Sun | Sep 20, 2020

George Davis | Udder disaster: how milk went sour

Published:Monday | December 3, 2018 | 12:00 AM

In September this year, Agriculture Minister Audley Shaw announced the Government's intention to revitalise the local dairy industry. According to Shaw, the Government's rescue plan would be boosted by technical assistance from Argentina and India.

Of course, Shaw has enough chips in the bucket for his word about improvements in this industry to be taken seriously. But I suspect Jamaicans are no longer prone to cheering mere announcements from our leaders.

Even better than Shaw's declaration was the move last year by four organisations - the Jamaica Dairy Development Board, Seprod, CB, and Newport Fersan - to launch the 'Drink Real Milk' campaign. That campaign aims to spend $10 million per annum to get Jamaicans to consume more milk and, in doing so, reduce the level of imported milk and milk substitutes.

At the last check, Jamaica imported more than US$50 million worth of milk and milk substitutes per annum in order to meet local demand for 60 million litres of the nutrient-rich drink.

Clearly, a $10-million annual spend is not enough in the context of the ground local producers need to recover in the milk market. But the three private entities in that quartet are taking the kind of action that is necessary to revive those local industries that have been stifled by the actions of dunce or even corrupt governance over time.

So, how did Jamaica get to the point of importing almost J$6 billion worth of milk or milk substitutes per year?

We all know the stories of the 1990s and how the local dairy industry was bled dry by government policy over that decade. But beyond the headline statement of saying dairy production in Jamaica died in the 1990s are the details of what happened to small farmers during that time. The fact that the last dedicated and comprehensive survey of the local dairy industry was done in 1990, all of 28 years ago, shows that the Jamaican Government has milk and blood on its hands as we look for the culprit behind the death of the dairy calf.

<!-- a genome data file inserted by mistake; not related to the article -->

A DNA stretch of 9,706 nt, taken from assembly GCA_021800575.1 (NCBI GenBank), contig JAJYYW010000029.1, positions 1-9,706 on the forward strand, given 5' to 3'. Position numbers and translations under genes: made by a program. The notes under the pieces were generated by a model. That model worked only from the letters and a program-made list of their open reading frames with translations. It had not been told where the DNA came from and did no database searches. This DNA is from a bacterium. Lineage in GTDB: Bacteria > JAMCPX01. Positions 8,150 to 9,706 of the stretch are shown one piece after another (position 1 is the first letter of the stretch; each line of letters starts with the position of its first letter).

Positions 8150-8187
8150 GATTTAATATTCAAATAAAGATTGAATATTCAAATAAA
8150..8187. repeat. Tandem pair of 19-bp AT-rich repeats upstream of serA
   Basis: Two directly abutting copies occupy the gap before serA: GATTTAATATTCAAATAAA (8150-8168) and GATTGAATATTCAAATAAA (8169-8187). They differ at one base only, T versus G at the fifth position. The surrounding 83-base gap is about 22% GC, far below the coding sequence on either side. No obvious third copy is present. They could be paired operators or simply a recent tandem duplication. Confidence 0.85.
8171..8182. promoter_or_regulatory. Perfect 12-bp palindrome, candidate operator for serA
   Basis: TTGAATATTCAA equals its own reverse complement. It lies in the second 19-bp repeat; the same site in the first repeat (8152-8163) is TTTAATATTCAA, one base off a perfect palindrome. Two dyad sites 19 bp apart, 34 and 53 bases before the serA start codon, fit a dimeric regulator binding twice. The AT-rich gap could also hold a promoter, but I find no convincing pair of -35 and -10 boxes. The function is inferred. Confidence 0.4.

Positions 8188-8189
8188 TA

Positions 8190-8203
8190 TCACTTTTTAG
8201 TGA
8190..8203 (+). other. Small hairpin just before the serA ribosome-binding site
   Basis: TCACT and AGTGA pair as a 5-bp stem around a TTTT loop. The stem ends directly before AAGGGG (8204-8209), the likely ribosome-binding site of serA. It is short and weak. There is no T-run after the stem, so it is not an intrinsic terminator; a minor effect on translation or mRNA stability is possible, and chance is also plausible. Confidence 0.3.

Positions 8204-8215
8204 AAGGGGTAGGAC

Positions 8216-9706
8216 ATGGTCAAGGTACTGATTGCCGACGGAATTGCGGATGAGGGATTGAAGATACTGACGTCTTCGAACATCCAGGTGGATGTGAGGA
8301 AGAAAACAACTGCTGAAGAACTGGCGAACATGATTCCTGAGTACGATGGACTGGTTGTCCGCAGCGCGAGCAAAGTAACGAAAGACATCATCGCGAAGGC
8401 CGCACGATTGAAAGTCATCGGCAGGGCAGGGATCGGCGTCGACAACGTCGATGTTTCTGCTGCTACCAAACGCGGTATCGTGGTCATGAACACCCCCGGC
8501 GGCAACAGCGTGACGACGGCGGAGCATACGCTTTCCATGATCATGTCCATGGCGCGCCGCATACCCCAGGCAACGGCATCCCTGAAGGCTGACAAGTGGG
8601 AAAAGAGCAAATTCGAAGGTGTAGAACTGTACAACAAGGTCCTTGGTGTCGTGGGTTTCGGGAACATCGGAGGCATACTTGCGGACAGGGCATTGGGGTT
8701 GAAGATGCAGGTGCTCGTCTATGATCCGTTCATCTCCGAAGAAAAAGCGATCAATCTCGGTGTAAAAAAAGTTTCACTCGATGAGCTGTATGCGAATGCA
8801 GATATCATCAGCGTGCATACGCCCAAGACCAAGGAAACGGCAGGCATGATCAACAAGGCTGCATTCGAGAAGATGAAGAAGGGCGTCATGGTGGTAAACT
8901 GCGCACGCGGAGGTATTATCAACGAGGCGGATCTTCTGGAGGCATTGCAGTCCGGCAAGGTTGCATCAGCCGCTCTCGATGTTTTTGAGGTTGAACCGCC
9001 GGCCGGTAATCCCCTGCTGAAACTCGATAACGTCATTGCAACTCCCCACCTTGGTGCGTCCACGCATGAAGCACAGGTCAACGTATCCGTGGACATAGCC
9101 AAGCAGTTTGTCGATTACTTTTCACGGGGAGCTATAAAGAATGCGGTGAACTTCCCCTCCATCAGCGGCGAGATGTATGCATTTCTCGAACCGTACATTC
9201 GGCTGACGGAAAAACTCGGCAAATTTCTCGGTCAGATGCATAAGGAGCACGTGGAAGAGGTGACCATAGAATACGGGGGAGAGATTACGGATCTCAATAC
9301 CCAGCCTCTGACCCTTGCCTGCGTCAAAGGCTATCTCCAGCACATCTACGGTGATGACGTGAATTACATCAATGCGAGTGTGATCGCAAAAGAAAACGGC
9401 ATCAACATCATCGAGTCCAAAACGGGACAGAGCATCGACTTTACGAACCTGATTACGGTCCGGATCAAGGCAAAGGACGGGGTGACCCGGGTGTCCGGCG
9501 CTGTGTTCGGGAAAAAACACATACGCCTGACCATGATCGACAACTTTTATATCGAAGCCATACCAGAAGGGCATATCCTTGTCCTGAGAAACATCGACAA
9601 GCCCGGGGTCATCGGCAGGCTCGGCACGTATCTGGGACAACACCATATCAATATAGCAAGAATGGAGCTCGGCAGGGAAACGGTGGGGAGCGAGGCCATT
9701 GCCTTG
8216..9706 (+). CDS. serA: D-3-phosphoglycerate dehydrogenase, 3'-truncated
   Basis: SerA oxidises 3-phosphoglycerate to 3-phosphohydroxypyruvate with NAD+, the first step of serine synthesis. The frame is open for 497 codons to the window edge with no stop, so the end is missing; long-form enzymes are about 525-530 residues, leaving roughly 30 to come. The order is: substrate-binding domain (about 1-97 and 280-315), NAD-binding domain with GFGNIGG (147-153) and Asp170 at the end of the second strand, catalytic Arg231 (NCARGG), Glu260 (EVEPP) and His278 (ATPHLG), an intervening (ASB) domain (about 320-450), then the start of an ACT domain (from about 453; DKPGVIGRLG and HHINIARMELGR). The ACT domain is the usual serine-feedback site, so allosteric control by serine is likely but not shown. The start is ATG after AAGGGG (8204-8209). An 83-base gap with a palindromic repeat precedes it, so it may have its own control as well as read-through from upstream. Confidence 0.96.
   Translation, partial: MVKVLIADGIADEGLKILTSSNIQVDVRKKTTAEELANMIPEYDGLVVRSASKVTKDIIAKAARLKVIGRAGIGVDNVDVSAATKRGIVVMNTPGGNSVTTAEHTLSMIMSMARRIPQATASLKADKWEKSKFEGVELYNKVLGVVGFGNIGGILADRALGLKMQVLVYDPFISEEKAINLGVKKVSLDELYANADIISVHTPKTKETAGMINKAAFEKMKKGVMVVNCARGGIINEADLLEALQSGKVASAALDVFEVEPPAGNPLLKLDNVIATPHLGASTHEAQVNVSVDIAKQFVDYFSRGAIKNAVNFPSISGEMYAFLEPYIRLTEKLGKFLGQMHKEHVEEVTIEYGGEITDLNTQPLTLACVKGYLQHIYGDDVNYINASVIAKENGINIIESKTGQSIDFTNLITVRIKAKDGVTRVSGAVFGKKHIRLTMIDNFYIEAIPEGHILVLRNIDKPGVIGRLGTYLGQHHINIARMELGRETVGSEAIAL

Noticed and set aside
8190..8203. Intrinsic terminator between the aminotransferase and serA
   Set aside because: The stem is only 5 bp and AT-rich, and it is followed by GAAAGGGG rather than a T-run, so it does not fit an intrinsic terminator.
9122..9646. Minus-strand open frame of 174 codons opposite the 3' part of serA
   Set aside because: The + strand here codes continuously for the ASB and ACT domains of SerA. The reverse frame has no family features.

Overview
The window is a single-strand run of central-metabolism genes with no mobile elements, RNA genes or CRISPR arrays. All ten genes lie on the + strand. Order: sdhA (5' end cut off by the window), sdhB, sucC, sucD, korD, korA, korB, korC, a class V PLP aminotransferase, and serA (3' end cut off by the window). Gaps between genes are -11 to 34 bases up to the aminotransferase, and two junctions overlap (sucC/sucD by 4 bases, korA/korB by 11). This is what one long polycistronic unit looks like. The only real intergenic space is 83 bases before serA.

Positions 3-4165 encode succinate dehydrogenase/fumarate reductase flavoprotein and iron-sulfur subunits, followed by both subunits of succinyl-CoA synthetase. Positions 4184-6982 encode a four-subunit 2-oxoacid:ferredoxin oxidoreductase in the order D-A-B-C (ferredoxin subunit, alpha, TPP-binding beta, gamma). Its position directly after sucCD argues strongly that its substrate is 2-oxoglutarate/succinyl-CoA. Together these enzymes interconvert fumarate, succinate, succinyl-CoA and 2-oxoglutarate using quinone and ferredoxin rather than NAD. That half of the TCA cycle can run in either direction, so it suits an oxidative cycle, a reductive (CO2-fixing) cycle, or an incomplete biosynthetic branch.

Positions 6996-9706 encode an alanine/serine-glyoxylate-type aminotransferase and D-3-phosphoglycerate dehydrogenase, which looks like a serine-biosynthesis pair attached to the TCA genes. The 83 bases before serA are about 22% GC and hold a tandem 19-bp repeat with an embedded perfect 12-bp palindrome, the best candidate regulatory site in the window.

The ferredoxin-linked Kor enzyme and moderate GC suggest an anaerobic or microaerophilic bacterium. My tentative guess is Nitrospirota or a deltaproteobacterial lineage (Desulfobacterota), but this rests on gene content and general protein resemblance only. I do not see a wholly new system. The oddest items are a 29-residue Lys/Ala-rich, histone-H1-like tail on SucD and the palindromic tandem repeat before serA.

That 1990 survey, the Ministry of Agriculture Livestock Census, showed that there were 753 specialised dairy farmers across the island, of which 613 were classified as small, 109 as medium, and 31 as large. Those numbers declined significantly by the time the findings of a smaller survey, done in 2004 by Jennings, Miller, Ffrench, Pryce, et al, were published.

That 2004 survey showed that there were now only 254 specialised dairy farmers in Jamaica, with the number of small farmers declining by 70 per cent compared to 1990, medium-sized farmers declining by 64 per cent, and large farmers declining by three per cent. Overall, the number of specialised dairy farmers in Jamaica declined by 66 per cent over the period 1990 to 2004.

Of course, if the number of farmers producing milk fell so drastically, the volume of milk produced should also follow that trajectory. In 1999, Jamaican farmers produced 27.5 million litres of milk. By 2002, that had fallen to 17.8 million litres, a 35 per cent decline. So where did the farmers producing milk disappear to, and what did Jamaicans consume as substitutes for the milk produced by their countrymen?

In 1992, Jamaica took a structural adjustment loan from the World Bank that had several conditionalities from which the destruction of the local dairy industry can be traced. Under those conditions, Jamaica had to reduce the import tariffs on milk powder while discontinuing the policy of subsidising local milk production. Cue a flood in imports of milk powder, moving from 1,200 tons from the European Union alone in 1992 to 6,300 tons by the year 2000.

So the Jamaican milk farmer, without the cushion of a government subsidy, was now fighting to produce against a milk farmer in the EU who was backed by huge government subsidies. That basically answers the question of what killed the Jamaican milk farmer.

So, here we go now, with the Government using our tax dollars to seek to revive an industry it has been strangling for 28 years. For me, reviving dairy is a special yardstick by which we should measure the success of Audley Shaw and the Holness administration.

Mr Minister, the milk has been sour for too long!


- George Davis is a broadcast executive producer and talk-show host. Email feedback to and